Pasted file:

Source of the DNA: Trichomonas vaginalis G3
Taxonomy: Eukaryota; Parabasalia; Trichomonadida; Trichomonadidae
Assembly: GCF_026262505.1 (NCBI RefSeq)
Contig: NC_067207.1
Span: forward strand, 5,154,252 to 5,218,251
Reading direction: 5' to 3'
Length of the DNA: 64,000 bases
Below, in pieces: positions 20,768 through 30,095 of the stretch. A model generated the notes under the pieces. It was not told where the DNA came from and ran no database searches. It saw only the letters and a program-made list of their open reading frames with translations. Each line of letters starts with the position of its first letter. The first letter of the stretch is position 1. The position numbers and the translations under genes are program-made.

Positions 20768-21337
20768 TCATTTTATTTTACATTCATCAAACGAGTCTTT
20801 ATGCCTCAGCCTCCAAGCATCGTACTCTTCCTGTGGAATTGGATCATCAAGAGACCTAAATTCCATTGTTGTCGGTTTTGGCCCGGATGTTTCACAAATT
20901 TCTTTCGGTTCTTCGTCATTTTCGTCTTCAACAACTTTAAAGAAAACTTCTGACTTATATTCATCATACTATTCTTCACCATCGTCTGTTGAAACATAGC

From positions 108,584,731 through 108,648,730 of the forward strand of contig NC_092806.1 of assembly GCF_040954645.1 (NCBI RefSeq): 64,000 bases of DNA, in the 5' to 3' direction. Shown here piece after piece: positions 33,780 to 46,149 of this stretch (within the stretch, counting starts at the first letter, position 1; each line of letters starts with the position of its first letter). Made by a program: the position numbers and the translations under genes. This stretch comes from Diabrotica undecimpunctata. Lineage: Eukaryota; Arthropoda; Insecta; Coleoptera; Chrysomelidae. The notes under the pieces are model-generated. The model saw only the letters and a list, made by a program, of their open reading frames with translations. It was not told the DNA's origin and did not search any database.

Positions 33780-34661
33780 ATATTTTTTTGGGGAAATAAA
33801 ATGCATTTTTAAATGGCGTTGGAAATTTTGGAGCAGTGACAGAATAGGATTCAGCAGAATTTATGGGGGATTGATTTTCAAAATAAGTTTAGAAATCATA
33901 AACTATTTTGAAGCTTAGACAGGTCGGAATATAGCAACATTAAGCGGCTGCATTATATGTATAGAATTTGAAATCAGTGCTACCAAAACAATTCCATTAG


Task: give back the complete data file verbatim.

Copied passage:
Source of the DNA: Trichomonas vaginalis G3
Taxonomy: Eukaryota; Parabasalia; Trichomonadida; Trichomonadidae
Assembly: GCF_026262505.1 (NCBI RefSeq)
Contig: NC_067207.1
Span: forward strand, 5,154,252 to 5,218,251
Reading direction: 5' to 3'
Length of the DNA: 64,000 bases
Below, in pieces: positions 20,768 through 30,095 of the stretch. A model generated the notes under the pieces. It was not told where the DNA came from and ran no database searches. It saw only the letters and a program-made list of their open reading frames with translations. Each line of letters starts with the position of its first letter. The first letter of the stretch is position 1. The position numbers and the translations under genes are program-made.

Positions 20768-21337
20768 TCATTTTATTTTACATTCATCAAACGAGTCTTT
20801 ATGCCTCAGCCTCCAAGCATCGTACTCTTCCTGTGGAATTGGATCATCAAGAGACCTAAATTCCATTGTTGTCGGTTTTGGCCCGGATGTTTCACAAATT
20901 TCTTTCGGTTCTTCGTCATTTTCGTCTTCAACAACTTTAAAGAAAACTTCTGACTTATATTCATCATACTATTCTTCACCATCGTCTGTTGAAACATAGC

From positions 108,584,731 through 108,648,730 of the forward strand of contig NC_092806.1 of assembly GCF_040954645.1 (NCBI RefSeq): 64,000 bases of DNA, in the 5' to 3' direction. Shown here piece after piece: positions 33,780 to 46,149 of this stretch (within the stretch, counting starts at the first letter, position 1; each line of letters starts with the position of its first letter). Made by a program: the position numbers and the translations under genes. This stretch comes from Diabrotica undecimpunctata. Lineage: Eukaryota; Arthropoda; Insecta; Coleoptera; Chrysomelidae. The notes under the pieces are model-generated. The model saw only the letters and a list, made by a program, of their open reading frames with translations. It was not told the DNA's origin and did not search any database.

Positions 33780-34661
33780 ATATTTTTTTGGGGAAATAAA
33801 ATGCATTTTTAAATGGCGTTGGAAATTTTGGAGCAGTGACAGAATAGGATTCAGCAGAATTTATGGGGGATTGATTTTCAAAATAAGTTTAGAAATCATA
33901 AACTATTTTGAAGCTTAGACAGGTCGGAATATAGCAACATTAAGCGGCTGCATTATATGTATAGAATTTGAAATCAGTGCTACCAAAACAATTCCATTAG